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ENVS705 – Air and Water Quality

2017 – S2 Evening

General Information

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Unit convenor and teaching staff Unit convenor and teaching staff Unit convenor
Vladimir Strezov
E7A 5.10
Lecturer
Mark Taylor
Lecturer
Ross McPherson
Credit points Credit points
4
Prerequisites Prerequisites
Admission to MRes
Corequisites Corequisites
Co-badged status Co-badged status
ENVS805 Air and Water Quality
Unit description Unit description
This unit focuses on the chemical and physical aspects of air and water pollution. The aims of the unit are to show how a number of major chemical pollutants are released into the environment, how they react, move and impact the environment and human health. The presentation is set in a context of the science and management of air and water quality. The unit includes treatment of problems in air pollution, global atmospheric change, water pollution and the water resources of Australia.

Important Academic Dates

Information about important academic dates including deadlines for withdrawing from units are available at http://students.mq.edu.au/student_admin/enrolmentguide/academicdates/

Learning Outcomes

  1. Understand the language and fundamental principles of air and water quality science.
  2. Interpret raw data in environmentally significant terms.
  3. Appreciate the uncertainty of the air and water quality data and specialist outputs such as air and water quality models.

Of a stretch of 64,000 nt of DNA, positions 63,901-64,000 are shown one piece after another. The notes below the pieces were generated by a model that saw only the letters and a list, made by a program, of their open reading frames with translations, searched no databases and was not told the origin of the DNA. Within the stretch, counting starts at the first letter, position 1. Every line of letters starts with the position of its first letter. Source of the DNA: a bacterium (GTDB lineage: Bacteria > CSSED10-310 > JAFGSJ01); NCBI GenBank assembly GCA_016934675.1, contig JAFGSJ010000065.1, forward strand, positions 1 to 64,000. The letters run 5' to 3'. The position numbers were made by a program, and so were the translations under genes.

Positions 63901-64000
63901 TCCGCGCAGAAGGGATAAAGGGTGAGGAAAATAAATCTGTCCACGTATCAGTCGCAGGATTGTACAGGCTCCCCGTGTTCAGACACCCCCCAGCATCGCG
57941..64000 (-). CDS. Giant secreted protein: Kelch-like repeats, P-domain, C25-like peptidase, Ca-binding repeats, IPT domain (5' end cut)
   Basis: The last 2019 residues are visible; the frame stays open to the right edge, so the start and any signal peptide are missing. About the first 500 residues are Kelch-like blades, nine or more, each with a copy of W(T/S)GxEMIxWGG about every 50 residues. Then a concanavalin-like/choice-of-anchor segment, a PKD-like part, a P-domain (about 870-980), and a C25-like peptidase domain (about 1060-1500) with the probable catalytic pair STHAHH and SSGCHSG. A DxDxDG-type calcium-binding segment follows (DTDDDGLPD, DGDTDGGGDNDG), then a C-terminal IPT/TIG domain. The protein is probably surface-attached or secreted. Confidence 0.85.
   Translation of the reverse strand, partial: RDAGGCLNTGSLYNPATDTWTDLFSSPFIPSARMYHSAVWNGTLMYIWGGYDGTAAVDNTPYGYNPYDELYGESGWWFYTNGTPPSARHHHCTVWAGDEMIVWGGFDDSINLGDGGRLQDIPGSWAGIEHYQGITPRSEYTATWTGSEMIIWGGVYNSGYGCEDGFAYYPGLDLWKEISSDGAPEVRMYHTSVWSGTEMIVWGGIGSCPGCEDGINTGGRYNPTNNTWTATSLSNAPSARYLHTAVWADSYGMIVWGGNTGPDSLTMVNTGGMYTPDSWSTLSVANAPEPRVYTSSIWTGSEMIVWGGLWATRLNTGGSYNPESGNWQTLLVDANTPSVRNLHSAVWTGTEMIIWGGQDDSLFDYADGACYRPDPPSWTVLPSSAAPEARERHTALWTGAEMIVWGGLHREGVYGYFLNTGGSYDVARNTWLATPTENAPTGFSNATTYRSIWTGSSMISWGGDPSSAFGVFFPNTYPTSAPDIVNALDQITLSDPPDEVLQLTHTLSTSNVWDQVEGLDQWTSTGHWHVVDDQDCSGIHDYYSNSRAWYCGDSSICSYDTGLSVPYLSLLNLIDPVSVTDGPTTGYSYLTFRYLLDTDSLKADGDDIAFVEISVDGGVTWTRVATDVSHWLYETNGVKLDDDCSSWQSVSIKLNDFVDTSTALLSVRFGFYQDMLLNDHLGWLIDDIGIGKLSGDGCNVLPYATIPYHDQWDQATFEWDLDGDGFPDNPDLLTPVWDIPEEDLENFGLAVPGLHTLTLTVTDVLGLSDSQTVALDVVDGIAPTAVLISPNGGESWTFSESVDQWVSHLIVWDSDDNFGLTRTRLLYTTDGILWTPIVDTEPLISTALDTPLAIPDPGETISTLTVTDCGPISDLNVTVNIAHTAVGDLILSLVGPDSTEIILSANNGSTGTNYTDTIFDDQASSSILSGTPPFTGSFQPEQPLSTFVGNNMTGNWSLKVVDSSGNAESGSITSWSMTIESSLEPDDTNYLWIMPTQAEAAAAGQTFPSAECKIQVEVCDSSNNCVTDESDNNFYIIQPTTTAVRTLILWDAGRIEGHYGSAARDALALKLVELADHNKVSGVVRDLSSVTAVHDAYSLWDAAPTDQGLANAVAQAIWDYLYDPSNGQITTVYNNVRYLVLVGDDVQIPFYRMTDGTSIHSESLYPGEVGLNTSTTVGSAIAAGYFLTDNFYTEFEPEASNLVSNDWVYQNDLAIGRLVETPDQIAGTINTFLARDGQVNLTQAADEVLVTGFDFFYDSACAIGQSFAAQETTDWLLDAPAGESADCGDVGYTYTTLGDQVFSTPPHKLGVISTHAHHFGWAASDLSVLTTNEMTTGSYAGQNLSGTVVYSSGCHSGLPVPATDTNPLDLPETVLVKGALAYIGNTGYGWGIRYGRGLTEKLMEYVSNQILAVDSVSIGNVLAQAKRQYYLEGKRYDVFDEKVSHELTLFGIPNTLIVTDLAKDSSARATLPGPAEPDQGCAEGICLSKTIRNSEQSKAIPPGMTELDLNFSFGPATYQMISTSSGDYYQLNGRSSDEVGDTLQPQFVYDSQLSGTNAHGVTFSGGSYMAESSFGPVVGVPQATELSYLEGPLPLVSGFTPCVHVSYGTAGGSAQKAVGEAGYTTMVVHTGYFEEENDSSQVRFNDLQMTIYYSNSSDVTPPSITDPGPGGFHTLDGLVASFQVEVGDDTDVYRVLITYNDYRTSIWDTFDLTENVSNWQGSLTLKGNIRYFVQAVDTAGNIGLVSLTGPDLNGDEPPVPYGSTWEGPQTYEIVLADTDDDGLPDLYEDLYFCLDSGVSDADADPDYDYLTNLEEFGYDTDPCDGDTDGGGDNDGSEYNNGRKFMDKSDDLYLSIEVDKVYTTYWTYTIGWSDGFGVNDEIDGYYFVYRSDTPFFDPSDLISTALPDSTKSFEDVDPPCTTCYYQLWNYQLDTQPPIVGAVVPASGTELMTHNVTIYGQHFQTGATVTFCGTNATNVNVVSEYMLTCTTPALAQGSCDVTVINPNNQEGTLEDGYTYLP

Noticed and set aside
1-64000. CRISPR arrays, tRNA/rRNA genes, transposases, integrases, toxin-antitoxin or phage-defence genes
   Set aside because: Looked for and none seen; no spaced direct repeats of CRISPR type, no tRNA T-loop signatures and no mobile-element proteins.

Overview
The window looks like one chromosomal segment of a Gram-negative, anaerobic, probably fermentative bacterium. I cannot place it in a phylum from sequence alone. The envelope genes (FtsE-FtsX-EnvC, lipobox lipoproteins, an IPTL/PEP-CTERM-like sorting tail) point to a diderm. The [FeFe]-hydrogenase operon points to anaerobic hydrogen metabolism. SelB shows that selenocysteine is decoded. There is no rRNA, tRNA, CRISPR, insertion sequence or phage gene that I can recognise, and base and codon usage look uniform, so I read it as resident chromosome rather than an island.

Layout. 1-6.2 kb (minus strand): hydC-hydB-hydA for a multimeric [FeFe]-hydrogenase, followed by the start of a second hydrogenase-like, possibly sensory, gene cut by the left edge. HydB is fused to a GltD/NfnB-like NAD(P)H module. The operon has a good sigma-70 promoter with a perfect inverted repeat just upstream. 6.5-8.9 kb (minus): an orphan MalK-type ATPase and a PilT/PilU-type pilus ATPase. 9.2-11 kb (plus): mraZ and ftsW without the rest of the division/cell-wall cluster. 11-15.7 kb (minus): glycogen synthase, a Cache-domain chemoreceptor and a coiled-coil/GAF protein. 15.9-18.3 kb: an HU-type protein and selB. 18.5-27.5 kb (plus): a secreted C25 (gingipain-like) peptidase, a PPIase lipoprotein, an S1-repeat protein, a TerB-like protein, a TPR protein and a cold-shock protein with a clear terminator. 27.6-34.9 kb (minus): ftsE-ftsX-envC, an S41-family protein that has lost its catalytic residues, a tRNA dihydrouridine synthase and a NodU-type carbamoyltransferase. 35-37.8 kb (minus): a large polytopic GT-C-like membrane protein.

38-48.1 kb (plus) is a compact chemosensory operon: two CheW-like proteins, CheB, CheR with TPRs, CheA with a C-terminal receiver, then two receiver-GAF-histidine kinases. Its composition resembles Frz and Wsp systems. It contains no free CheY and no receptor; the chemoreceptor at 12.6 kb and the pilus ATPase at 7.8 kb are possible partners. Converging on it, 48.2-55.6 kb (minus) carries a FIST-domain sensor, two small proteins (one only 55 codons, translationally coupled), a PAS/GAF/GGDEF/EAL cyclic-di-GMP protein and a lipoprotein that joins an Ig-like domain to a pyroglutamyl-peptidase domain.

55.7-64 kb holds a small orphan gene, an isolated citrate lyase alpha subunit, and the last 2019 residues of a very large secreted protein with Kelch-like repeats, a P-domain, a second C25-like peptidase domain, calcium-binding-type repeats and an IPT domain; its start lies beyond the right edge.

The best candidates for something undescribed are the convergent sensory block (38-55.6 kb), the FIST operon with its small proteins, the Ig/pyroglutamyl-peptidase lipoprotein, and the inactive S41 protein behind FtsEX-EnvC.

4. Define the content and scope of air and water quality problems.
  5. Define air and water quality management problems in scientific terms.
  6. Locate sources of air and water quality information.
  7. Write clear and cogent reports, assessing air and water quality matters for management and public audiences.

Assessment Tasks

Name Weighting Due
Air quality exercise 20% Week 7
Critical literature reivew 40% Week 9
Fieldtrip journal 20% Week 11
Environmental assessment 20% Week 13

Air quality exercise

Due: Week 7
Weighting: 20%

A take home exercise will be distributed in Week 5, due for submission in Week 7. The exercise will comprise of several questions concerning environmental modelling, pollutant distribution, interpretation of the data and short essay answers.


This Assessment Task relates to the following Learning Outcomes:
  • Understand the language and fundamental principles of air and water quality science.
  • Interpret raw data in environmentally significant terms.
  • Appreciate the uncertainty of the air and water quality data and specialist outputs such as air and water quality models.